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05-16-2016, 07:26 PM   #1
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Have You Ever Seen The Rain?
Lens: Pentax 18~55mm Camera: Pentax K100D Super Photo Location: Front Yard ISO: 200 Shutter Speed: 1/60s Aperture: F13.5 

A decent shot of one of my wife's gardening skills. I hope everyone enjoys. Thanks for looking and please feel free to offer any comments/suggestions.

Antonio

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05-19-2016, 03:50 PM   #2
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Hi Tony. Nice photo

Constructive comments:

- The flash is pretty harsh and the areas between the leaves are very dark because the exposure is almost entirely from the flash, so choose a higher ISO (maybe 800 or 1600 instead of the ISO 200 you have selected) allowing much more ambient exposure to come through; you'll have to deal with and accept more noise, but the result should look more natural
- In terms of framing, if you had backed up a little you could have got the whole of that leaf to the left of the flower in frame, with the flower itself and the leaves to the lower right of it in the right-hand third of the frame - this would give you a nice composition loosely following the "rule of thirds", which would be more pleasing to the eye. You could maybe even rotate the camera a little to the left to help you get the important bits into the lower third of the frame too...

Hope this helps
05-19-2016, 04:14 PM   #3
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QuoteOriginally posted by BigMackCam Quote
Hi Tony. Nice photo

Constructive comments:

- The flash is pretty harsh and the areas between the leaves are very dark because the exposure is almost entirely from the flash, so choose a higher ISO (maybe 800 or 1600 instead of the ISO 200 you have selected) allowing much more ambient exposure to come through; you'll have to deal with and accept more noise, but the result should look more natural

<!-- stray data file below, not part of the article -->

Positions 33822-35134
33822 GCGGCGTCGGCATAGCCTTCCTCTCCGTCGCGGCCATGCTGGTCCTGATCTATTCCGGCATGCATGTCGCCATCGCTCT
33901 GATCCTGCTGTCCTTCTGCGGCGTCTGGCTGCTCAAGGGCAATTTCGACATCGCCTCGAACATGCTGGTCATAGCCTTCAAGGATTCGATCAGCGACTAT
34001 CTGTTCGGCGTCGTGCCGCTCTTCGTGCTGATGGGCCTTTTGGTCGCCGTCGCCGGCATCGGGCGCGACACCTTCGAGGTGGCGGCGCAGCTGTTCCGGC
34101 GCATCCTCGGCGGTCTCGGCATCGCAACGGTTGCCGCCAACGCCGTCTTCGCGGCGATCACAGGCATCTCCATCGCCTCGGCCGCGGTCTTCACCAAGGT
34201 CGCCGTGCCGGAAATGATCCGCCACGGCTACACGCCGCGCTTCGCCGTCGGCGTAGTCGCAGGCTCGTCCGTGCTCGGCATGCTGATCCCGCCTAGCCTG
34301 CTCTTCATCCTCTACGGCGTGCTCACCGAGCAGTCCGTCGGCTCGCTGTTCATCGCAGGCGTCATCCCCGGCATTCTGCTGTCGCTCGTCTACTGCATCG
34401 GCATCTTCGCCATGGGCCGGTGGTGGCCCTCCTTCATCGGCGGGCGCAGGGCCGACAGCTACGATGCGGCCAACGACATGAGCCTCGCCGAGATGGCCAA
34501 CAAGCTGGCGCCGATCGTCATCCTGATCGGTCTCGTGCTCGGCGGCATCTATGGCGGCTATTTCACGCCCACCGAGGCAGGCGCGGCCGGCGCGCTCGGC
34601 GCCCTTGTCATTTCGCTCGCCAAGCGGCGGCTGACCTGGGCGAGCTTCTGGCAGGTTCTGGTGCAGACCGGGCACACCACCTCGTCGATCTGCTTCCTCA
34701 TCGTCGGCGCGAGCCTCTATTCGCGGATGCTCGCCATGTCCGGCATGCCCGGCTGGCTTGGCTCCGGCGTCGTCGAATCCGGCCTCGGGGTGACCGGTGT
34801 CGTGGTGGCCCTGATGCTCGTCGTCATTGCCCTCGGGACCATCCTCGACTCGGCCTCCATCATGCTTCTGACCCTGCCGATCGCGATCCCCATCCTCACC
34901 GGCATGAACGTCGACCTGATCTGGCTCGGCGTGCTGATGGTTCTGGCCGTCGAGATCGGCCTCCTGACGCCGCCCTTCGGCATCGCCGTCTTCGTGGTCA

- In terms of framing, if you had backed up a little you could have got the whole of that leaf to the left of the flower in frame, with the flower itself and the leaves to the lower right of it in the right-hand third of the frame - this would give you a nice composition loosely following the "rule of thirds", which would be more pleasing to the eye. You could maybe even rotate the camera a little to the left to help you get the important bits into the lower third of the frame too...

Hope this helps
That is awesome advice. I was just telling my wife that as a film photographer, ISO was my number one priority. Now if I do remember to adjust for it, it is only an afterthought. I have set my camera to adjust between ISO 200-3200 automatically. Should make a difference. Also, I really appreciate your mentioning composition and the rule of thirds issues. Many thanks as it is very much appreciated.

Rgds,

Antonio
05-19-2016, 04:36 PM   #4
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QuoteOriginally posted by Tonytee Quote
That is awesome advice. I was just telling my wife that as a film photographer, ISO was my number one priority. Now if I do remember to adjust for it, it is only an afterthought. I have set my camera to adjust between ISO 200-3200 automatically. Should make a difference. Also, I really appreciate your mentioning composition and the rule of thirds issues. Many thanks as it is very much appreciated
Glad to help

Compared to the "golden" days of film photography, we're spoiled rotten with the adjustable ISO of our DSLRs. I only took up photography in the digital age, but have recently started getting into 35mm film (slowly!), and one of the biggest challenges to me is being limited to the ISO of the film I have loaded. With DSLRs we can adjust ISO individually for each shot, which is a luxury I really appreciate

The biggest improvements to my flash photography came from balancing ambient and flash exposure (initially, all of my shots were at a low ISO, so you can imagine the results were harsh) and bouncing the flash off a suitable ceiling or wall and/or using a diffuser attachment, to increase the size of the light source and soften its effect.